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Cromwell landed in Dublin, with eight regiments of foot, six of horse, and several troops of dragoons - in all seventeen thousand of the flower of the Puritan army.

They were extraordinary men, his Ironsides - Bible-reading, psalm-singing soldiers of God - fearfully daring, fiercely fanatical, papist hating, looking on this land as being assigned to them the chosen people, by their God. And looking on the inhabitants as idol-worshipping Canaanites who were cursed by God, and to be extirpated by the sword.

They came with minds inflamed by the lurid accounts of the "great Popish Massacre," which for some years now had been, by the Parliamentarians sedulously circulated among the English people.

To keep the mens venom at the boiling point there were chosen to travel with the troops, and also to sail with the fleet, Puritan preachers of the Word distinguished for their almost demoniacal hatred of the papistical Irish.

Stephen Jerome, Hugh Peters, and the likes, noted for the violence of their invective against all things Irish and Catholic, preached a war of extermination in the most startling and fearful manner - in the pulpit invoking the curse of God upon those who should hold their hands from slaying "while man, woman or child of Belial remains alive." Peters exhorted his heares to do as did the conquerors of Jericho, " Kill all that were, young men and old, children, and maidens."

The great leader of the grim Ironsides, himself, was destined to leave behind him in Ireland for all time a name synonymous with ruthless butchery.

The first rare taste of the qualities of this agent of God the just, and first friend of the Irish was given to the people of Drogheda.  When he took the city he give it and its inhabitants to his men for three days' and three nights' unending orgy of slaughter.

Only thirty men out of a garrison of three thousand escaped the sword; and it is impossible to compute what other thousands of non-combatants, men,woman and children, were butchered.

They were slain in the streets, in the lanes, in the yards, in the gardens, in the cellars, on their own hearthstone. They were slain in the church tower to which they fled for refuge, in the churches, on the altar steps, in the market-place - till the city's gutters ran red rivulets of blood.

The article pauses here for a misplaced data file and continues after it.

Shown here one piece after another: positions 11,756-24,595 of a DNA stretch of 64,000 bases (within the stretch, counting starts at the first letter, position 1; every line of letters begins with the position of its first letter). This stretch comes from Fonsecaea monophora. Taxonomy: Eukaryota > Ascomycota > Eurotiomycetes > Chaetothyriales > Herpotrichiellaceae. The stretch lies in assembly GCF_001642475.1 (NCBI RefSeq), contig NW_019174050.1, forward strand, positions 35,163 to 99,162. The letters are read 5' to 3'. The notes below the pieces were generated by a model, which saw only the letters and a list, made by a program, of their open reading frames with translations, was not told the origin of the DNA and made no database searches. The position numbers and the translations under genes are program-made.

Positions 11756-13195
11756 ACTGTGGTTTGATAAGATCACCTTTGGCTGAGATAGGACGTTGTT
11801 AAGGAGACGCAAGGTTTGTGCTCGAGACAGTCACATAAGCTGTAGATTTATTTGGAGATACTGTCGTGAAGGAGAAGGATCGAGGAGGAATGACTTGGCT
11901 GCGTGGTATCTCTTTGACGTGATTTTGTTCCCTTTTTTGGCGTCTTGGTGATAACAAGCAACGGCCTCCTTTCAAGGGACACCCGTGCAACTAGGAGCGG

In the vaults underneath the church a great number of the finest woman of the city sought refuge. But hardly one, if one, even of these, was left to tell the awful tale of unspeakable outrage and murder.


In the despatch to the Speaker of the House of Commons, after Drogheda, Cromwell says: " It has pleased God to bless our endeavour at Drogheda....the enemy were about 3,000 strong in the town. I believe we put to the sword the whole number.... This hath been a marvelous great mercy....I wish that all honest hearts may give the glory of this to God alone, to whom indeed the praise of this mercy belongs.


On October 2nd 1649, the English Parliament appointed a national Thanksgiving Day in celebration of the dreadful slaughter and by unanimous vote placed upon the Parliamentary records " That the House does approve of the execution done at Drogheda as an act of both justice to them ( the butchered ones ) and mercy to others who may be warned by it."


After Drogheda, Cromwell, in quick succession reduced the other northern strongholds, then turned and swept southward to Wexford - where he again exhibited to the people the face of the King and Friend. Two thousand were butchered here.

He thought it a simple act of justice to "the saints," his soldiers, to indulge them in the little joy of slaughtering the Canaanites.


He writes:  "I thought it not right or good to restrain off the soldiers from their right of pillage, or from doing execution on the enemy."

Lingard in his History of England says: " Wexford was abandoned to the mercy of the assailants.

The tragedy recently enacted at Drogheda was renewed. No distinction was made between the defenceless inhabitants and the armed soldiers, nor could the shrieks and prayers of the three hundred females who had gathered around the great Cross in the market-place, preserve them from the swords of the ruthless barbarians.


Cromwell reduced the garrisons of Arklow, Inniscorthy and Ross on the way to Wexford. After Wexford he tried to reduce Waterford, but failing in his first attempt, and not having time to waste besieging it, passed onward and found the cities of Cork an easy prey. For, as Lord Inchiquin had garrisoned them with English Protestants, these garrisons readily sold the cites - and were later rewarded with large grants of Irish lands in the North.


He rested at Youghal, getting fresh supplies and money from England. In January he took the field again, reduced Fethard, Cashel, Carrick, and eventually got Kilkenny by negotiation. Against his new and powerful cannon, the ancient and crumbling defenses of the Irish cities were of little avail.



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